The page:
A Columbia-Cornell study in the Journal of Vascular Surgery examined outcomes for vascular disease. Patients with clogged blood vessels in their legs or clogged carotid arteries (the arteries of the neck that feed the brain) fared worse on Medicaid than did the uninsured; Medicaid patients outperformed the uninsured if they had abdominal aortic aneurysms. 

A Harvard Study suggests there are some instances where Medicaid coverage may save lives. The authors compared three states that expanded their Medicaid programs — Maine, Arizona, and New York — with neighboring states that did not — New Hampshire, Nevada and New Mexico, and Pennsylvania. The Medicaid expansion was associated with increased mortality in Maine, and with decreased mortality in Arizona and New York. 

While the results suggest Medicaid could be helpful in some instances the study has problems. For example, demographic differences between New York and Pennsylvania could explain the entirety of the “benefit” that the authors ascribed to New York’s Medicaid program. Yet the authors’ conclusion — that Medicaid saves lives — hinges entirely on the comparison of New York with Pennsylvania. Without it, the authors would have shown no difference in outcomes between those with Medicaid and the uninsured, because the results in Maine and Arizona would have canceled each other out.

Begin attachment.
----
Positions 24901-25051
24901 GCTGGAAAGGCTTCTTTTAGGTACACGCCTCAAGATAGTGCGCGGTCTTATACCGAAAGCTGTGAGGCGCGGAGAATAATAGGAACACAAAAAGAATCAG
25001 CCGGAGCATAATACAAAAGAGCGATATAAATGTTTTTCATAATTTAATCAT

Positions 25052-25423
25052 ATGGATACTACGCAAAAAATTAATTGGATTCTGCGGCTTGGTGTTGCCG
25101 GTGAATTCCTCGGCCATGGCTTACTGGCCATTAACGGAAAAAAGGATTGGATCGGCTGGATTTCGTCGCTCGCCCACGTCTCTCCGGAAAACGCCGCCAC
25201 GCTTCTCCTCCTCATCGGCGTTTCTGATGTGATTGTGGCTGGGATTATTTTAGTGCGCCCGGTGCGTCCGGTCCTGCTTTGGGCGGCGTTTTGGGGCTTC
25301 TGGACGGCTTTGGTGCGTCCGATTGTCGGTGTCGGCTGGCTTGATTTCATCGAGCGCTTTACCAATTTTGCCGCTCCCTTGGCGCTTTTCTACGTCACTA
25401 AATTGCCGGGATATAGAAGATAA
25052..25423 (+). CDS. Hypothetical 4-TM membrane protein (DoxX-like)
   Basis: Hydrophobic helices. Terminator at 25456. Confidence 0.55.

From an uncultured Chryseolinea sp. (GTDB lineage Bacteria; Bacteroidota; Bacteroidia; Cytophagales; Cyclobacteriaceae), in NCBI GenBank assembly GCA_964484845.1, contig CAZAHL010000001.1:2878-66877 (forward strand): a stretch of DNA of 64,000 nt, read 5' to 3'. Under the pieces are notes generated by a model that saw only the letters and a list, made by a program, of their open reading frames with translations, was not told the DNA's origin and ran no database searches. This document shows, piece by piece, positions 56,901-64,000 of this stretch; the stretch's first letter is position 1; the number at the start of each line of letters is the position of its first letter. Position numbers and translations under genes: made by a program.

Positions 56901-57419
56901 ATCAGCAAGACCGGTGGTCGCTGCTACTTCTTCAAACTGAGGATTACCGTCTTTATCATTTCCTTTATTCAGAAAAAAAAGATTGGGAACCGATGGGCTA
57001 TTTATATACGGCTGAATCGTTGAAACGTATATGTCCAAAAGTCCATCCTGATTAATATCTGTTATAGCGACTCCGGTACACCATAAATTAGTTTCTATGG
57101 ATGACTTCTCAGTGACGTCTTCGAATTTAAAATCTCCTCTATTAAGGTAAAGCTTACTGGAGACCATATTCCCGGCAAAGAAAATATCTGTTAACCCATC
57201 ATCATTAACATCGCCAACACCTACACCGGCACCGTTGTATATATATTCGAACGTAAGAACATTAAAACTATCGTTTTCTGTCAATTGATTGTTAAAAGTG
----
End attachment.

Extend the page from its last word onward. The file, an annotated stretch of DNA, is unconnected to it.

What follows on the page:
Another obvious problem with the study is that the Harvard economists looked only at county- level data about mortality and Medicaid; they had to make assumptions about which patients had enrolled in the program, and when. The extensive clinical research showing Medicaid’s poor outcomes, such as the UVA study, has reviewed millions of individual patient records to learn what happened to specific patients with specific forms of health insurance. 

MYTH #2: “If we don't expand Medicaid Ohio will lose federal tax dollars that are earmarked for us. It would be foolish of Ohio to turn down all these free federal dollars."